Beastie Boys Issue An Official Statement Regarding Adam Yauch’s Death


Yesterday afternoon we learned the terribly sad news that Adam Yauch, MCA of Beastie Boys, passed away at the age of 47 after an almost 3 year battle with cancer. As you may recall when the news broke, the details surrounding Adam’s death were very light and no official confirmation was available. Today we are hearing from the Beastie Boys themselves in an official statement posted on their band website confirming Yauch’s passing in a touching and very loving eulogy. Click below to read the statement in full.

Adam Yauch • 1964-2012

It is with great sadness that we confirm that musician, rapper, activist and director Adam “MCA” Yauch, founding member of Beastie Boys and also of the Milarepa Foundation that produced the Tibetan Freedom Concert benefits, and film production and distribution company Oscilloscope Laboratories, passed away in his native New York City this morning after a near-three-year battle with cancer. He was 47 years old.

Born in Brooklyn, New York, Yauch taught himself to play bass in high school, forming a band for his 17th birthday party that would later become known the world over as Beastie Boys.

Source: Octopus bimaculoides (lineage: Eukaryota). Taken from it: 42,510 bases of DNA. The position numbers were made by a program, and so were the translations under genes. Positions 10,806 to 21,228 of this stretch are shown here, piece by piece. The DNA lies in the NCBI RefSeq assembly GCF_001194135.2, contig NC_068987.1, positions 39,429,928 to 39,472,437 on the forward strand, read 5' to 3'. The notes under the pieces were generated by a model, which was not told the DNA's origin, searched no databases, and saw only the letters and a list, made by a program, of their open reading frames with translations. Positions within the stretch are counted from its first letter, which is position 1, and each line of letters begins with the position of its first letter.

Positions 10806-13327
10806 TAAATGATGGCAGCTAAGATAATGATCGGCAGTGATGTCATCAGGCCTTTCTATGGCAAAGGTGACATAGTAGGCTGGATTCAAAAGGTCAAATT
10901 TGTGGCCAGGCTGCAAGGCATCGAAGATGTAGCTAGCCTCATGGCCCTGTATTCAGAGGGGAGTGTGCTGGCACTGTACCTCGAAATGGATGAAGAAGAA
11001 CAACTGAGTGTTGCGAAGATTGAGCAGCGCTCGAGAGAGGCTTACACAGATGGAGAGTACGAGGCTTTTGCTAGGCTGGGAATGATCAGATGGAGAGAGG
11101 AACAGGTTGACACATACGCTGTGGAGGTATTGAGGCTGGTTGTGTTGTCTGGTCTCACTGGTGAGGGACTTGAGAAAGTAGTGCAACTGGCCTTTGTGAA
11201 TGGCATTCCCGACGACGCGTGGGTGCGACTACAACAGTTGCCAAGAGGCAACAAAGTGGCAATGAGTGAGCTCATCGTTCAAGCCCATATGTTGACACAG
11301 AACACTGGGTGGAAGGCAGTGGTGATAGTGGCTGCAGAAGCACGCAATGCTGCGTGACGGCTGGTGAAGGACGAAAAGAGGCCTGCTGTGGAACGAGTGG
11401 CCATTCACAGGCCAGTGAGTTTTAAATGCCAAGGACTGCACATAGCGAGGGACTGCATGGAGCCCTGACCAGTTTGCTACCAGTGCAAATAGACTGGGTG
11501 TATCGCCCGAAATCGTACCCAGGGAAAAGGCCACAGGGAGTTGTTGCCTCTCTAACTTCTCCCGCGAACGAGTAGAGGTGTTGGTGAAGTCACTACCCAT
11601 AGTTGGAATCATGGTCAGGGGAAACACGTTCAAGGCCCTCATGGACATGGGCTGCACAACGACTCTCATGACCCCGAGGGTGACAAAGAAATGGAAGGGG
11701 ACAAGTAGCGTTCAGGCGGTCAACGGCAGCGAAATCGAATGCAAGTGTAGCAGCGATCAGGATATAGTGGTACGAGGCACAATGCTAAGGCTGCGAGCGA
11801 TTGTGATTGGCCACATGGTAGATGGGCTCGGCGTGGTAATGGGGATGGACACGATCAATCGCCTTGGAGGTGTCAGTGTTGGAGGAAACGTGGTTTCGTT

With fellow members Michael “Mike D” Diamond and Adam “Adrock” Horovitz, Beastie Boys would go on to sell over 40 million records, release four #1 albums–including the first hip hop album ever to top the Billboard 200, the band’s 1986 debut full length, Licensed To Ill–win three Grammys, and the MTV Video Vanguard Lifetime Achievement award. Last month Beastie Boys were inducted into the Rock & Roll Hall of Fame, with Diamond and Horovitz reading an acceptance speech on behalf of Yauch, who was unable to attend.

In addition to his hand in creating such historic Beastie Boys albums as Paul’s Boutique, Check Your Head, Ill Communication, Hello Nasty and more, Yauch was a founder of the Milarepa Fund, a non-profit organization dedicated to promoting awareness and activism regarding the injustices perpetrated on native Tibetans by Chinese occupational government and military forces. In 1996, Milarepa produced the first Tibetan Freedom Concert in San Francisco’s Golden Gate Park, which was attended by 100,000 people, making it the biggest benefit concert on U.S. soil since 1985’s Live Aid. The Tibetan Freedom Concert series would continue to stage some of the most significant benefit shows in the world for nearly a decade following in New York City, Washington DC, Tokyo, Sydney, Amsterdam, Taipei and other cities.

In the wake of September 11, 2001, Milarepa organized New Yorkers Against Violence, a benefit headlined by Beastie Boys at New York’s Hammerstein Ballroom, with net proceeds disbursed to the New York Women’s Foundation Disaster Relief Fund and the New York Association for New Americans (NYANA) September 11th Fund for New Americans–each chosen for their efforts on behalf of 9/11 victims least likely to receive help from other sources.